politicians

Neither Standards Nor Shame Can Do the Job

Washington Post education columnist Jay Mathews has done it again: lifted my hopes up just to drop them right back down.

In November, you might recall, Mathews called for the elimination of the office of U.S. Secretary of Education. There just isn’t evidence that the Ed Sec has done much good, he wrote.

My reaction to that, of course: “Right on!”

Only sentences later, however, Mathews went on to declare that we should keep the U.S. Department of Education.

Huh?

DC Vouchers Solved? Generous Severance for Displaced Workers

Colbert King argues that DC should continue the opportunity scholarships private school choice program on its own dime, instead of complaining that Congress is killing it off. He starts off with a refreshing dose of realpolitik: “It should come as no surprise that Democratic congressional leaders are effectively killing the program. They, and their union allies, didn’t like it in the first place.” Too true.

National Standardizers Just Can’t Win

I’ve been fretting for some time over the growing push for national curricular standards, standards that would be de facto federal and, whether adopted voluntarily by states or imposed by Washington, end up being worthless mush with yet more billions of dollars sunk into them. The primary thing that has kept me optimistic is that, in the end, few people can ever agree on what standards should include, which has defeated national standards thrusts in the past.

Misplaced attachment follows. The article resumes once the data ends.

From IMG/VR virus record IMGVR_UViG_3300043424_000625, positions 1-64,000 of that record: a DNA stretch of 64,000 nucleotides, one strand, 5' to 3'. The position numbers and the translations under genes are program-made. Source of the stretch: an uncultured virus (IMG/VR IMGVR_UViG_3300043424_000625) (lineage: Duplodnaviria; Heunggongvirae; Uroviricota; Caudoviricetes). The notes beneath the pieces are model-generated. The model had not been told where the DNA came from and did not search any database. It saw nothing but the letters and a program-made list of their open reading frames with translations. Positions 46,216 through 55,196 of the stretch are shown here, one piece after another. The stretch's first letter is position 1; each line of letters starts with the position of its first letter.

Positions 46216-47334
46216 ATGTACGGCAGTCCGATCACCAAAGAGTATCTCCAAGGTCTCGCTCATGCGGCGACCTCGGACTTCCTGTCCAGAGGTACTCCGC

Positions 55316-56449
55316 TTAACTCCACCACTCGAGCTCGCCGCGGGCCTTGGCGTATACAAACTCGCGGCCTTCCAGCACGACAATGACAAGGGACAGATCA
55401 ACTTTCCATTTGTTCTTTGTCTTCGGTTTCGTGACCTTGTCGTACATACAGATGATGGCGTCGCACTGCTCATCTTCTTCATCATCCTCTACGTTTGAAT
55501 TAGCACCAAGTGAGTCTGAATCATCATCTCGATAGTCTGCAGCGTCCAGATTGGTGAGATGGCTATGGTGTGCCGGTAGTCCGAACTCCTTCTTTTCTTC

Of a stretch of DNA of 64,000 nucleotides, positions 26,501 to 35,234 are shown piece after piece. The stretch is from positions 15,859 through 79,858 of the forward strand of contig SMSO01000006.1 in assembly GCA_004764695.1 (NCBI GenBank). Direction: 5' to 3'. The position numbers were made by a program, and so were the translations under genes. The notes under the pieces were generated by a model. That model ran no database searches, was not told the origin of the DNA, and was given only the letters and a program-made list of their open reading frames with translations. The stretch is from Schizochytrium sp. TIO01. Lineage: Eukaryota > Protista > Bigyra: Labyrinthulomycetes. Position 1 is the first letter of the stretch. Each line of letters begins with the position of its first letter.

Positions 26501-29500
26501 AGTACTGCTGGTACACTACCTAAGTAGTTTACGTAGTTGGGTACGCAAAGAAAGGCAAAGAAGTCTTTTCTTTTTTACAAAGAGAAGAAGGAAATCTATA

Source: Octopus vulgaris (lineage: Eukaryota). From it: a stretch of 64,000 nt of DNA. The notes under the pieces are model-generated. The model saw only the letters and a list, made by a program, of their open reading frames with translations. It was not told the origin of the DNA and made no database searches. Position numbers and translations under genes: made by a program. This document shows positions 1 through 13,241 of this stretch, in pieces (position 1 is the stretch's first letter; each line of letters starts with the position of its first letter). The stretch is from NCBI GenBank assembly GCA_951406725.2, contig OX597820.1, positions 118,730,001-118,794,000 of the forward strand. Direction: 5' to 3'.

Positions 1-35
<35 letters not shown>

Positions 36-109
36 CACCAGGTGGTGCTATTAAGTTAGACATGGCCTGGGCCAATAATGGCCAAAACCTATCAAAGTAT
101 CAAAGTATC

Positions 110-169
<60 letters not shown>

Race to the Top = Klondike Bar

Remember the ads in which actors…er, people…would enthusiastically do demeaning things for Klondike Bars? You know, ads like this one, in which Shakespeare stoops to writing a TV sitcom in exchange for one of those chocolate-encrusted ice cream blocks?

The message, of course, was that the Bard and all the other Klondike-cravers took the  deals for the dessert, not, obviously, for the love of what they were being bribed to do.  They just wanted the reward – even the biggest idiot understood that.

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